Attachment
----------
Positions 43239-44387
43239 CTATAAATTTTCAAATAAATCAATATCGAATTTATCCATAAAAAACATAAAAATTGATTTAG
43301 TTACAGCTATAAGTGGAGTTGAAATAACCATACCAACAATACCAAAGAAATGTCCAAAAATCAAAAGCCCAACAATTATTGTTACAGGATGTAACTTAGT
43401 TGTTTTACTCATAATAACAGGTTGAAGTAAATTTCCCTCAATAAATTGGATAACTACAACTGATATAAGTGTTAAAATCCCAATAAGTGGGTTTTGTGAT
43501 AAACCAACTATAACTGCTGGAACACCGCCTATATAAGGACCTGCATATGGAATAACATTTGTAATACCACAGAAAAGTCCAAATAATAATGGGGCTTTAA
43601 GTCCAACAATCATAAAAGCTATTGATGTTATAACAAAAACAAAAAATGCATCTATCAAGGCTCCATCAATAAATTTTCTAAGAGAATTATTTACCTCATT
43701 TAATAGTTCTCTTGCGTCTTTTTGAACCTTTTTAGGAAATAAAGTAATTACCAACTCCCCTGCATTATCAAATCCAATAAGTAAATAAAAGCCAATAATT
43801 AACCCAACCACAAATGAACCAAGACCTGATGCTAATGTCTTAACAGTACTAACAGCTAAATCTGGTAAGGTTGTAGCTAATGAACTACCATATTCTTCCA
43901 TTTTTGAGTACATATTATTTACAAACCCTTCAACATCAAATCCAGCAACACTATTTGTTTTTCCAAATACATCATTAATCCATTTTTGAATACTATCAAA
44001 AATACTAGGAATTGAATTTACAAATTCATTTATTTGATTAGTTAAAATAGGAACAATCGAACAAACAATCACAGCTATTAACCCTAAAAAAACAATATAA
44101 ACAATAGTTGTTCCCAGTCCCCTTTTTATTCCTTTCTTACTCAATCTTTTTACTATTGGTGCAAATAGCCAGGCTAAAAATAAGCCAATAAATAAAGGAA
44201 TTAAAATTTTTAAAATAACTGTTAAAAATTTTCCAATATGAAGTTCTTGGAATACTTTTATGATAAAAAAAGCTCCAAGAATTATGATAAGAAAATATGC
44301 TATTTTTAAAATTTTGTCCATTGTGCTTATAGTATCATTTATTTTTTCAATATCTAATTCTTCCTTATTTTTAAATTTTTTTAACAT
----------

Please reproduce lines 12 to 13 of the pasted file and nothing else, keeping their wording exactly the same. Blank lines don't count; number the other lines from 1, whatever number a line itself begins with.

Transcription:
44201 TTAAAATTTTTAAAATAACTGTTAAAAATTTTCCAATATGAAGTTCTTGGAATACTTTTATGATAAAAAAAGCTCCAAGAATTATGATAAGAAAATATGC
44301 TATTTTTAAAATTTTGTCCATTGTGCTTATAGTATCATTTATTTTTTCAATATCTAATTCTTCCTTATTTTTAAATTTTTTTAACAT